Editor's note: Today's guest blogger is Thom Markham, a psychologist, educator, and president of Global Redesigns, an international consulting organization focused on project-based learning, social-emotional learning, youth development, and 21st-century school design. He formerly directed the Buck Institute for Education's national training program in PBL and is the primary author of BIE's Handbook on Project Based Learning.
College readiness, always a hot topic, is getting hotter. The Obama administration has set a national goal of having the highest proportion of college-educated citizens in the world by 2020. Yet at the same time, researchers tell us that two out of five college students are not equipped to handle the academic, financial, and social responsibilities of college. (Download a recent report on college readiness from ACT) In other words, 40% of high school students aren't "college ready."
Predictors of College Success
What's really interesting is that, once again, the research reminds us that the deficiencies in college readiness don't represent cognitive deficits. I realize that many high school graduates require remedial courses to learn to write an essay or master basic math. But this research shows that the biggest predictor of college success is a student's conscientiousness, as measured by dependability, perseverance, and work ethic. The next best predictors are agreeableness, including teamwork, and emotional balance. All this, in my mind, leads to one conclusion: More project-based learning.
Role of Social-Emotional Learning in PBL
What do these personality attributes associated with college readiness -- dispositions, as they're known to psychologists -- have to do with PBL? Let me briefly digress to explain how PBL and social-emotional learning support one another.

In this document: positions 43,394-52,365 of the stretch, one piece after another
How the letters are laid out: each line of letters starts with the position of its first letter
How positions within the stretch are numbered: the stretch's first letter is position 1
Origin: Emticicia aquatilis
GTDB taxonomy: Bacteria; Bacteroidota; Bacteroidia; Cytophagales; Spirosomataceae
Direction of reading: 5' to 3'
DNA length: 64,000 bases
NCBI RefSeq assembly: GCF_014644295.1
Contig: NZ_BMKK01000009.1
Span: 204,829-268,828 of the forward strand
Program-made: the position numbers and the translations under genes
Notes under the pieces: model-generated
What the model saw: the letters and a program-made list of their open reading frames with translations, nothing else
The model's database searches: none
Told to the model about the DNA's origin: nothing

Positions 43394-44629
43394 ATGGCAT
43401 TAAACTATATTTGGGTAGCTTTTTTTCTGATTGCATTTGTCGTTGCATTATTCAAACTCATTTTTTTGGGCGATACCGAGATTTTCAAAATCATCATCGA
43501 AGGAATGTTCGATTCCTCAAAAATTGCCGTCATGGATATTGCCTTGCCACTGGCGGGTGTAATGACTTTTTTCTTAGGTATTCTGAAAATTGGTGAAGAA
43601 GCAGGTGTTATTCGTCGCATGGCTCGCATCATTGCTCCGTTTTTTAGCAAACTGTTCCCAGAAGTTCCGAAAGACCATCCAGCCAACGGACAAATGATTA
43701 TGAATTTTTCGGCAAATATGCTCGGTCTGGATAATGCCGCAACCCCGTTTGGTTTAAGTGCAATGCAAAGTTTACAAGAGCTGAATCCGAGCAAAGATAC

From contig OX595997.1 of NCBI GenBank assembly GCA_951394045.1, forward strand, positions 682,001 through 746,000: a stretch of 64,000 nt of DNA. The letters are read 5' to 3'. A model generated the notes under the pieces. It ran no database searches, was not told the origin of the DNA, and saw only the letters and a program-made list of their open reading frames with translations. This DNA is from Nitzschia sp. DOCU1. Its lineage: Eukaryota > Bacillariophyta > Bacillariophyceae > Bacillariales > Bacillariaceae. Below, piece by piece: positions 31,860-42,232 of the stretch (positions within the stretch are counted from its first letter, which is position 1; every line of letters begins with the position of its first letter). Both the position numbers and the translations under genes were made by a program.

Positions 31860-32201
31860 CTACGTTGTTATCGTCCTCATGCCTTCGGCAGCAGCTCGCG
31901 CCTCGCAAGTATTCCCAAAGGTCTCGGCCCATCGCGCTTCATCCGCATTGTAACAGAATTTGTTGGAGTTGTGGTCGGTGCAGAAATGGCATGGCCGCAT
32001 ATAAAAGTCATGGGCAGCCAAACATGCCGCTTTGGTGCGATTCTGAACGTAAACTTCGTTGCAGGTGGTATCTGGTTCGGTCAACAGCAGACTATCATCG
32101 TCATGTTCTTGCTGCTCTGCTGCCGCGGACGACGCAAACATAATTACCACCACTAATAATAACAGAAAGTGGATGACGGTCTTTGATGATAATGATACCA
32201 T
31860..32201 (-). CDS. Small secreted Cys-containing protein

In the last two decades, social-emotional learning experts have settled on three factors that support the success of a young person: (1) A solid relationship with an adult mentor, such as a parent, priest, teacher, or coach; (2) a sense of mastery that develops as the mentor guides the young person forward and reviews their performance; and (3) an internal sense of meaning and purpose that comes as the young person is offered opportunities to explore questions of value and relevance.
PBL draws upon these exact elements for success. Great PBL begins with a respectful relationship between teacher and student. PBL is also a process of learning, not merely a method for ingesting information for a test at the end of the unit. This process allows for plenty of regular, ongoing feedback, which leads to student mastery. And, at the heart of a good project is a relevant, open-ended, student-centered question that speaks to a student's innate desire to know more about the world and how he or she fits into it.
Bottom line: If you use PBL in the classroom, you are not only teaching the stuff of school, you are supporting the social-emotional development of your students and getting them ready for college.
PBL to Teach Student Behavior
I'll just add one other thought: What if you want to specifically teach work ethic, perseverance, or dependability -- the kinds of dispositions that really prepare a student to be a self-managing learner in college? PBL works well here, too, if you use well-designed rubrics that identify the exact behaviors you expect, teach students how to use the rubrics to guide their behavior, and -- the critical piece -- put a grade in your grade book that reflects how "dependable" a student has been in the project.
Common core standards for social-emotional learning are coming, but there will never be a test or national curriculum for "dependability." So you will need to judge these "soft" skills by "soft" standards. It's not that difficult, however. Most teachers and students know what this behavior looks like in practice -- and they can identify the necessary levels of performance. (If you need sample rubrics, visit my site and click "contact.")
Thom Markham, Ph.D., President of GlobalRedesigns, and Senior National Faculty member at the Buck Institute for Education, is a psychologist and educator who served as a Director with Active Learning, Inc., an innovative motivational and learning skills camp program for high school and college students, taught at an award-winning high school, where he led school reform efforts and developed a highly-acclaimed internship-based program, and co-founded the Marin School of Arts and Technology, an innovative charter high school in Novato, California.